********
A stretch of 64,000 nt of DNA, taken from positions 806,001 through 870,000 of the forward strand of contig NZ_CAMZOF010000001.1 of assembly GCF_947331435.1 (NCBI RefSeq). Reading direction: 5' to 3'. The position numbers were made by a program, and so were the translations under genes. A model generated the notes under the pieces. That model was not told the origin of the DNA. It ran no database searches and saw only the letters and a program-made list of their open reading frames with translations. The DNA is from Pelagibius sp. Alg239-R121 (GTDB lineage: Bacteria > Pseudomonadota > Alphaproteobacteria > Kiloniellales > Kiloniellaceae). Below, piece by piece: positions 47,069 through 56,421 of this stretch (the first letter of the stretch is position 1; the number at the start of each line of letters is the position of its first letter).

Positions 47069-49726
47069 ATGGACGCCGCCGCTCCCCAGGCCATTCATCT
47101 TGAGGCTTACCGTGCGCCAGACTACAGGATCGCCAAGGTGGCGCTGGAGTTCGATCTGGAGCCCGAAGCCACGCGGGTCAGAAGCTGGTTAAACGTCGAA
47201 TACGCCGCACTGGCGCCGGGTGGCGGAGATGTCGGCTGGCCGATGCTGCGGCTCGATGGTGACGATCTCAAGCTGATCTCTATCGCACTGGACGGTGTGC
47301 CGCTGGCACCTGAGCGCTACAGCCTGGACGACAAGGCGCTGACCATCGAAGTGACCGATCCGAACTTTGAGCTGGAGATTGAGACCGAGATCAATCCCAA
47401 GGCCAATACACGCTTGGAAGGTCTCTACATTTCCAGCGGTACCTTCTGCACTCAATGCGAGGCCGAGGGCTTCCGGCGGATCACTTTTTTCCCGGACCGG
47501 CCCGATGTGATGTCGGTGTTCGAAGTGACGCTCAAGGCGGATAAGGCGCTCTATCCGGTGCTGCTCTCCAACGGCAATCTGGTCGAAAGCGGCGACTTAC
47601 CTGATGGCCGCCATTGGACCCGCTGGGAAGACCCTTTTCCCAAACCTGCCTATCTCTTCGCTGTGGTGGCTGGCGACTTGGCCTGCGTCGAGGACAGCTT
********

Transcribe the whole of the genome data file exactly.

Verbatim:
A stretch of 64,000 nt of DNA, taken from positions 806,001 through 870,000 of the forward strand of contig NZ_CAMZOF010000001.1 of assembly GCF_947331435.1 (NCBI RefSeq). Reading direction: 5' to 3'. The position numbers were made by a program, and so were the translations under genes. A model generated the notes under the pieces. That model was not told the origin of the DNA. It ran no database searches and saw only the letters and a program-made list of their open reading frames with translations. The DNA is from Pelagibius sp. Alg239-R121 (GTDB lineage: Bacteria > Pseudomonadota > Alphaproteobacteria > Kiloniellales > Kiloniellaceae). Below, piece by piece: positions 47,069 through 56,421 of this stretch (the first letter of the stretch is position 1; the number at the start of each line of letters is the position of its first letter).

Positions 47069-49726
47069 ATGGACGCCGCCGCTCCCCAGGCCATTCATCT
47101 TGAGGCTTACCGTGCGCCAGACTACAGGATCGCCAAGGTGGCGCTGGAGTTCGATCTGGAGCCCGAAGCCACGCGGGTCAGAAGCTGGTTAAACGTCGAA
47201 TACGCCGCACTGGCGCCGGGTGGCGGAGATGTCGGCTGGCCGATGCTGCGGCTCGATGGTGACGATCTCAAGCTGATCTCTATCGCACTGGACGGTGTGC
47301 CGCTGGCACCTGAGCGCTACAGCCTGGACGACAAGGCGCTGACCATCGAAGTGACCGATCCGAACTTTGAGCTGGAGATTGAGACCGAGATCAATCCCAA
47401 GGCCAATACACGCTTGGAAGGTCTCTACATTTCCAGCGGTACCTTCTGCACTCAATGCGAGGCCGAGGGCTTCCGGCGGATCACTTTTTTCCCGGACCGG
47501 CCCGATGTGATGTCGGTGTTCGAAGTGACGCTCAAGGCGGATAAGGCGCTCTATCCGGTGCTGCTCTCCAACGGCAATCTGGTCGAAAGCGGCGACTTAC
47601 CTGATGGCCGCCATTGGACCCGCTGGGAAGACCCTTTTCCCAAACCTGCCTATCTCTTCGCTGTGGTGGCTGGCGACTTGGCCTGCGTCGAGGACAGCTT